Warner Bros. Presents A
BATTLE OF THE BULGE
"The most intensely personal drama of men ever told"
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The 70mm Newsletter
Written by: Contemporary Warner Bros. Press about the production,
The most intensely personal
drama of men ever told. Danish poster from Paramount / Warner Bros. 1966.
Warner Bros. Presents A
BATTLE OF THE BULGE
Turns the screen into the mightiest battleground ever as it hurls you
into the most extraordinary days og World War II. The most intensely
personal story of men ever told!
The British and American Armies were on the threshold of Victory.
Stretched across half of Europe the Allies gathered themselves for a
final assult on Germany. To the North stood Montgomery's Eights Army. To
the South, Patton's Third.
In the centre, along and 88 mile front, a few battle-weary American
Divisions rested in a quiet sector. To them the war seemed already won.
This is their story.
Along an 88-mile front in the Ardennes in December 1944, a few
battle-weary American divisions rest, thinking of Christ-mas, and
convinced their role in World War Two is virtually over. From
high-ranking officers downward, a feeling exists that they will soon be
on their way home. One officer, Lt-Col. Kiley of Intelligence, is
convinced however, that the Germans are planning a major
counter-offensive. On an air reconnaissance he photographs a German
officer in an open staff car, and investigation reveals that he is
Colonel Hessler, crack Panzer Commander with a record of distinguished
Hessler has been called in by General Kohler to command a vast attack
spearheaded by the new King Tiger Tanks. With these, Kohler hopes to cut
a bloody swathe through the Allied defences, head for Antwerp and
strangle the British and American supply lines.
The attack is mounted and the Americans are caught unprepared. Men and
tanks fall before the awesome onslaught of the Tigers who have
everything their own way, and lumber frighteningly onward towards the
town of Ambleve where the Americans have their H.Q. General Grey, in
command of the American Divisions, refuses to evacuate the town, telling
his men to dig in and fight, but Hessler lines his tanks up outside the
town and inflicts a cruel bombardment which reduces it to a ruin.
Eventually the Americans are forced to fall back, and Hessler and his
spearhead force their way onwards.
Kiley has been following the battle closely and realises that only one
thing can stop the Tigers—lack of fuel. Captured prisoners are carrying
lengths of rubber hosing which Kiley interprets as meaning that at every
opportunity the Germans are foraging for fuel and siphoning the precious
liquid from every knocked-out tank and vehicle which they come across.
General Grey, too, is convinced that fuel alone is the factor which can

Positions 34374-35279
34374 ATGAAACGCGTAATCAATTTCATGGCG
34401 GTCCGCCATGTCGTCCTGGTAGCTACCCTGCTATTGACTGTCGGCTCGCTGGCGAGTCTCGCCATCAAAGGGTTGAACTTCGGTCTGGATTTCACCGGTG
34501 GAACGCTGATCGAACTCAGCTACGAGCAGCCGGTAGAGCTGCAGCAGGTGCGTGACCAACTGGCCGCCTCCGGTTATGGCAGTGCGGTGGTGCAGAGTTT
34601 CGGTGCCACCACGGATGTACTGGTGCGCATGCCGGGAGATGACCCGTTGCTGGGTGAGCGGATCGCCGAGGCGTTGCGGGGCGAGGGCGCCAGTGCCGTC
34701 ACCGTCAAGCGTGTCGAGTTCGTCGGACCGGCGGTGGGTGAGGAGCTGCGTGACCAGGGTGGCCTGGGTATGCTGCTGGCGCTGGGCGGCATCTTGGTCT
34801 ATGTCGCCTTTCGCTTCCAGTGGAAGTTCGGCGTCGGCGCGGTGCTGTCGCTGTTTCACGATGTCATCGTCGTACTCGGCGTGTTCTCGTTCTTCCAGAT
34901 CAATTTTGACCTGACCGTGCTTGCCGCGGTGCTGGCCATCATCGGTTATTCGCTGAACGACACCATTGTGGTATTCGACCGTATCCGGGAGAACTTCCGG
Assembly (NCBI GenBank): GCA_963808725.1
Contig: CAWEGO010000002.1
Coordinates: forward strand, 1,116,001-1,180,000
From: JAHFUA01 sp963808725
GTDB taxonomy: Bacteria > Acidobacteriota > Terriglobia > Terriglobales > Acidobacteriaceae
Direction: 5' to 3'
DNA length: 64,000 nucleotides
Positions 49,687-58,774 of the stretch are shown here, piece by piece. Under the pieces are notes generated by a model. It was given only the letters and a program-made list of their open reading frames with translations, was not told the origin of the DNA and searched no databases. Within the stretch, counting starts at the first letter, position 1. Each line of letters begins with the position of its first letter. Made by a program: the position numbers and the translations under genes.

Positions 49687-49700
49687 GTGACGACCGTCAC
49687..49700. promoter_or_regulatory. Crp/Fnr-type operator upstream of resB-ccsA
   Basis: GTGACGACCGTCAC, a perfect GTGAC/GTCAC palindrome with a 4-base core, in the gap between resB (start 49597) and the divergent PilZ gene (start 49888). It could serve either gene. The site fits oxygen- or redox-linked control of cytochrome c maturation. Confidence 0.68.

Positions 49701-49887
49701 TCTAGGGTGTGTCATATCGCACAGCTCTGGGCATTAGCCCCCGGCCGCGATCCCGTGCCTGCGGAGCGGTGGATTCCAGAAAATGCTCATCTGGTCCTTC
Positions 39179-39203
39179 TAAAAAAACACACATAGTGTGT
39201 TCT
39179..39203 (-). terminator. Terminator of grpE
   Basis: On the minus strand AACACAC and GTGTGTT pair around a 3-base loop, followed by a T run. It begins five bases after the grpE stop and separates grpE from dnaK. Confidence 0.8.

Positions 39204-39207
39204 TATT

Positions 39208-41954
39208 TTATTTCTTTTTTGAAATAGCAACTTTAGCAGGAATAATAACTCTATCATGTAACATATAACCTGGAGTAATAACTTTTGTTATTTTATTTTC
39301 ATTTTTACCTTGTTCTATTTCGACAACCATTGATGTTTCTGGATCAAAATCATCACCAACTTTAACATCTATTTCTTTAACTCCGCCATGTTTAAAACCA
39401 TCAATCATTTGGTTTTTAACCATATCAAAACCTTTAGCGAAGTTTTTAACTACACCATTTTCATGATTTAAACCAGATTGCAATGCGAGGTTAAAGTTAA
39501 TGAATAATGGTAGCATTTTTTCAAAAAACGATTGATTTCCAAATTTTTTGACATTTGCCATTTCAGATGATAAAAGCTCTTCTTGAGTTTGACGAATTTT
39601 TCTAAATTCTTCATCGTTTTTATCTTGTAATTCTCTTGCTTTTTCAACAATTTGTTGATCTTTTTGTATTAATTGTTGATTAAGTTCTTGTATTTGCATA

spell defeat for the marauding tanks. He sends his Shermans into battle
with orders to create a wide front and so send the Tigers chasing across
the countryside using up fuel as they go.
Hessler realises the plan and leaves the battle to head for the Allied
supply dump which Grey has ordered to be blown up but which, unbeknown
to him, has been captured by German commando troops disguised as
Americans. These troops have already caused chaos behind the American
lines by disrupting communications and sabotaging supply routes.
Kiley is mortally wounded when his reconnaissance plane crashes near the
supply dump, but manages to warn a lone Sherman tank which arrives at
the dump that the "Americans" are really German. The Commandos are shot
down as Hessler and his tanks approach the dump. Desperately the
Americans roll drums of fuel into the path of the tanks and set fire to
them. With a mighty roar the fuel explodes and envelops the tanks in
flame. Hessler is killed and the complete contingent of Tigers is wiped
out. The onslaught of the German army is halted and victory for the
Allies is again in sight.
|More in 70mm reading:|
GIFF 70, 2022,
of the Bulge”: The North American 70mm Engagements
The music of BENJAMIN FRANKEL
Director in Todd-AO and Ultra Panavision 70.
Director in Todd-AO and Ultra Panavision 70.
Ken Annakin 90th Birthday
Cast and Credits
Annakin next to a Victoria 8 70mm projector in Pictureville cinema. Ken
Annakin was the Guests
of honour at the 2000 Widescreen Weekend in Bradford, UK, Film Director Ken Annakin. Picture by Thomas Hauerslev
In a personal letter from Ken Annakin to the editor, dated 22.
"Re the Bradford Wide Screen
Weekend 2000, I thought it was terrific. How wonderful to see the
movies one made for the cinema [on a CINERAMA screen], instead of
all the little multiplex houses, video or cable! As I looked at many
of the scenes in "Battle of the Bulge" the thought passed through my
mind - how the hell did we set up that scene with all its tanks and
Henry Fonda as Lt. Col. Kiley. Robert Shaw af Col. Hessler. Robert Ryan
as Gen. Greay. Dana Andrews as Col. Pritchard. George Montgomery as Sgt.